Sentence embeddings took off in 2017. When Google released their Universal Sentence Encoder last year researchers took notice. Google trained their sentence embedding on a massive corpus of text, everything from wikipedia and news articles to FAQs and forums. And then they refined the accuracy by training it on the Stanford Natural Language Inference corpus. Like word2vec, this enabled NLP enthusiasts to leverage Google’s text-scraping and cleaning infrastructure to build their own models using transfer learning. Transfer Learning is just a fancy way by using one model within another. Usually you’re just doing “activation” or “inference” with the pretrained model and then using its output as a feature (input) for some other model.
So is this new embedding any better than the other options? John Christian Fjellestad compiled a nice summary of many of the options, to which I’ve added the “naive” versions at the top of the lists here. So these lists should progress from earlier to more recent techniques and from less advanced to more advanced.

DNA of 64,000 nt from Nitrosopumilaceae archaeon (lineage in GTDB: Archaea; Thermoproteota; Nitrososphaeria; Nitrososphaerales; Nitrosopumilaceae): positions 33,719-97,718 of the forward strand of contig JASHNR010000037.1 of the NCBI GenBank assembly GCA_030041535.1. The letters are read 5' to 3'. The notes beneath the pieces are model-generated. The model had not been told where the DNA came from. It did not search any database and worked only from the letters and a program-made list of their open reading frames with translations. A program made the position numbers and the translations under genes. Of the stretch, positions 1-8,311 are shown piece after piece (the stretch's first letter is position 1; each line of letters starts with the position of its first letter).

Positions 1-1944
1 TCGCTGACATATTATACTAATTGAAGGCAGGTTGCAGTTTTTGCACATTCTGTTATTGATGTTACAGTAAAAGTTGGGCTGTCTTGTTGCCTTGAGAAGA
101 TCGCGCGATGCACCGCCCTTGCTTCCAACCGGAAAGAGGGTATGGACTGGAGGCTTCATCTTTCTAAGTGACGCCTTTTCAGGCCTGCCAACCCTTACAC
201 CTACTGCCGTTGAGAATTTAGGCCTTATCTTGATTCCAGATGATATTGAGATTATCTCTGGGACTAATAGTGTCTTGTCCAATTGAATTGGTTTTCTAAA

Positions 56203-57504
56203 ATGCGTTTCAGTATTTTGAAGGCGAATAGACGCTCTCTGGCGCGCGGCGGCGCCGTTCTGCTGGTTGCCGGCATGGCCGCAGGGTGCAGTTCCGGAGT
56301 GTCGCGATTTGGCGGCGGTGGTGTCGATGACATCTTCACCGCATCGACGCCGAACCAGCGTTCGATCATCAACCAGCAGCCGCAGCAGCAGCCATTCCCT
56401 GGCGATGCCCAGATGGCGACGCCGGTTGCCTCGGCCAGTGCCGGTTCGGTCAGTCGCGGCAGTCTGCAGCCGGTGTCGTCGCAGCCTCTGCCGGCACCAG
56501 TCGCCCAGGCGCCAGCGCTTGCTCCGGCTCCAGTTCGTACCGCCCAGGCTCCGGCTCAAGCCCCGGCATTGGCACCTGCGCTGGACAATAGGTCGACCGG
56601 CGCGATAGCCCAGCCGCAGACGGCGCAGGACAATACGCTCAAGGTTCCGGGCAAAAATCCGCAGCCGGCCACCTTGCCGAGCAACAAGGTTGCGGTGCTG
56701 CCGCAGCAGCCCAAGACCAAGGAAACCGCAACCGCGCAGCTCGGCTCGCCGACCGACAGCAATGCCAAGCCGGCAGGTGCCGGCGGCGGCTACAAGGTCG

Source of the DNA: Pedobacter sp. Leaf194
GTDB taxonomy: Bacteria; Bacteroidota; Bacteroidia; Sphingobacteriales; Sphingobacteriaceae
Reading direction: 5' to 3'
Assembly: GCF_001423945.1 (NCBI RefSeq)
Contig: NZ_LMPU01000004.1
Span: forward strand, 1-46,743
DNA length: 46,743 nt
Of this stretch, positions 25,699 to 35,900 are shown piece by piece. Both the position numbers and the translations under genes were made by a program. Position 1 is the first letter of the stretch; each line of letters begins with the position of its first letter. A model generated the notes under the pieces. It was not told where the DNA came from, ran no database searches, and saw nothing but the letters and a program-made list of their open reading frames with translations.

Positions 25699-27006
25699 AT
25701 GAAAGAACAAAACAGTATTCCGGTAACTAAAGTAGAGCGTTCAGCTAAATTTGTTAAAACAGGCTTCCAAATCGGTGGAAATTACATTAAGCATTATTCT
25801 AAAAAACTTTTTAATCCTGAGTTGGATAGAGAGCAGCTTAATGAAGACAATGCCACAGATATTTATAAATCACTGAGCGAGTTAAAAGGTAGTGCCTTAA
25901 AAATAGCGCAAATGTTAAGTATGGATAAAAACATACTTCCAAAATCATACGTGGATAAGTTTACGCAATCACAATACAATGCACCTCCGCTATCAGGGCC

- naive word vector embedding sum
- normalized mean of word embeddings: subtract principal eigenvector
- thought vectors (LSTM-based word vector autoencoder)
- skip thought vectors (next sentence prediction)
And you also have to choose a good word embedding:
To do that you need some measure of good for your machine learning problem. Fortunately John Fjellestad has coded some machine learning problems that are great for generic goodness of a sentence embedding for various problems: